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times. After selecting the choicest lands for his personal use, the king distributed the rest among his warrior chiefs, who had assisted in his conquests. These warrior chiefs, after retaining certain parcels of land for themselves, reallotted the remaining lands to the inferior chiefs, who in turn reallotted portions of their lands to their own followers. These reallotments of lands continued down the scale to the lowest tenants, the common farmers who actually tilled the soil.
All of these allotments of lands, from the warrior chiefs down to the commoners, were on a revocable basis. What the superior gave, he was able to take away at pleasure. Thus, there was no security of land ownership under the ancient Hawaiian land system. 22/

There is one significant difference between the Hawaiian land system and European feudal systems. The periodic upheavals that resulted in control of land passing to the conquering ali'i affected the latter much more than the commoners since: "the maka’ainana were the fixed residents of the land; the chiefs were the ones who moved from place to place." 23/ The maka’ainana could, if they were displeased with the way the chief treated them, move to the lands of another chief. They were bound to serve the chiefs, but not any particular chief. Malo reports that the "people made war against bad kings in old times" and overthrew chiefs who continually mistreated them. 24/

The Commission also received consents disputing the statement that the maka’ainana lived in an "intolerable" condition. 25/ Here again, authorities disagree. David Maio, a Hawaiian writing in the 1830's, was of the opinion that:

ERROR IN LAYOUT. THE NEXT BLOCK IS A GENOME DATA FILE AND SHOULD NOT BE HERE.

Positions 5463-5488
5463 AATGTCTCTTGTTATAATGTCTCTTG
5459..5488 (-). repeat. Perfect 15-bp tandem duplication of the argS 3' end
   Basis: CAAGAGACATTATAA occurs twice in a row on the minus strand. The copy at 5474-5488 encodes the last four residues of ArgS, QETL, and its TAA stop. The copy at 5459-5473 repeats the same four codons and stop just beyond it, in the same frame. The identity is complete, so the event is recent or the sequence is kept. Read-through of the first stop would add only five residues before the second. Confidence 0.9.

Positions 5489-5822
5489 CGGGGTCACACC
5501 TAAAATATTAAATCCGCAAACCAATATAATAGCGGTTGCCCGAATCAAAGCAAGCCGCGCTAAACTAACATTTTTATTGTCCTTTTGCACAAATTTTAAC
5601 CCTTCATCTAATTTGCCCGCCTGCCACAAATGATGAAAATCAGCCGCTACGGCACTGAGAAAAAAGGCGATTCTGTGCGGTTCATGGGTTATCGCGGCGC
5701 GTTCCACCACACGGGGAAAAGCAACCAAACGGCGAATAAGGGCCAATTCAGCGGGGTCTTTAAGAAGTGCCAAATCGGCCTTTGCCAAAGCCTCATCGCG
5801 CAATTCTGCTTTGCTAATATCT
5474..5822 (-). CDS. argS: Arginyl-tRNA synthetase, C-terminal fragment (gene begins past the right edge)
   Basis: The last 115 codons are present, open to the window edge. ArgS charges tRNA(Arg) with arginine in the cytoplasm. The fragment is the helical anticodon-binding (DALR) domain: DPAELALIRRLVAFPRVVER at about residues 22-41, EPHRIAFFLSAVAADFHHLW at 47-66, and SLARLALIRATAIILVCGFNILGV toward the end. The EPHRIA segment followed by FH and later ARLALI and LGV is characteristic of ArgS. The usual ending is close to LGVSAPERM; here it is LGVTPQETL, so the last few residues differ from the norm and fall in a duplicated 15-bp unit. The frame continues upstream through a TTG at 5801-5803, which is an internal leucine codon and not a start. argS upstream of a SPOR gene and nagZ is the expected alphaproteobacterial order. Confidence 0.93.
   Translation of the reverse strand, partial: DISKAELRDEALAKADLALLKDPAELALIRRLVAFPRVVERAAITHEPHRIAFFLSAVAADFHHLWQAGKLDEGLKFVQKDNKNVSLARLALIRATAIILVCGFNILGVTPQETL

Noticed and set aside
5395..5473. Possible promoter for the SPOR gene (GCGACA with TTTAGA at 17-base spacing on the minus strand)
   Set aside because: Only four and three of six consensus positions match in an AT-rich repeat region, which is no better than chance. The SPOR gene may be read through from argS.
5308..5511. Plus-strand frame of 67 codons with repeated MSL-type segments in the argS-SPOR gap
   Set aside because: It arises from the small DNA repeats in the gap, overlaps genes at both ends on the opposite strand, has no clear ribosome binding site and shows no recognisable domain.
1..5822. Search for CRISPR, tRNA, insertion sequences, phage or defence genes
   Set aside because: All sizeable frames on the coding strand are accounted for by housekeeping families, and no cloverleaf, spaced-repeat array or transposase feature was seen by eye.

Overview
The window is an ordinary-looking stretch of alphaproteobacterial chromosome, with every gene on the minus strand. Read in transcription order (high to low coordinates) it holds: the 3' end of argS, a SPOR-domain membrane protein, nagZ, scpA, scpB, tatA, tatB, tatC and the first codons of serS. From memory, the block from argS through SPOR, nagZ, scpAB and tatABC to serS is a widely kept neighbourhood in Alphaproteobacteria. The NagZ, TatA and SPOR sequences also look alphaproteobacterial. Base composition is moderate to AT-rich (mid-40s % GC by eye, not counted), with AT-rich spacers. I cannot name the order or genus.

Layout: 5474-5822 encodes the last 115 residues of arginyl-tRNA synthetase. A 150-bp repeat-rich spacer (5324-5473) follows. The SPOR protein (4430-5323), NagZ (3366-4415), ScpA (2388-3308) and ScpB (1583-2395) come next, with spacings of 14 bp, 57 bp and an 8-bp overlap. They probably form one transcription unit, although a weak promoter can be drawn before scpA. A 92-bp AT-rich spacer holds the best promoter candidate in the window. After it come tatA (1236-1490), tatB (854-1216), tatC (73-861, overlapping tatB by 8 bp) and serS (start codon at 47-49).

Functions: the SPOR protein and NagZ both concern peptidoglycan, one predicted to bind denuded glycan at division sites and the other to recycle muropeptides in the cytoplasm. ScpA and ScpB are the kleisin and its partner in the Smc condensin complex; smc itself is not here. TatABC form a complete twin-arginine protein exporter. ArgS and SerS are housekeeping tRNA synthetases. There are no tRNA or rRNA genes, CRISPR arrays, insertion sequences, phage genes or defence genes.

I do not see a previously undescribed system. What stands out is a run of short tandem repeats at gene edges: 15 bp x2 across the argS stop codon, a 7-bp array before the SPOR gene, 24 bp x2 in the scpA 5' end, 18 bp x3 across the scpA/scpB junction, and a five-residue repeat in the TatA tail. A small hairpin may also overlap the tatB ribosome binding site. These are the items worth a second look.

The condition of the common people was that of subjection to the chiefs, compelled to do their heavy tasks, burdened and oppressed, some even to death. The life of the people was one of patient endurance, of yielding to the chiefs to purchase their favor...It was the maka’ainana also who did all the work on the land; yet all they produced from the soil belonged to the chiefs. 26/

Liliuokalani (Hawaii's last monarch), on the other hand, had a very different view of the ancient system:

...it has been at times asserted by foreigners that the abundance of the chief was procured by the poverty of his followers. To any person at all familiar, either by experience or from trustworthy tradition, with the daily life of the Hawaiian people fifty years ago, nothing could be more incorrect than such assumption. The chief whose retainers were in poverty or want would have felt, not only their sufferings, but, further, his own disgrace. As was then customary with the Hawaiian chiefs, my father was surrounded by hundreds of his own people, all of whom looked to him, and never in vain, for sustenance. He lived in a large grass house surrounded by smaller ones, which were the homes of those the most closely connected with his service. There was food enough and to spare for every one. And this was equally true of all his people, however distant from his personal care. For the chief always appointed some man of ability as his agent or

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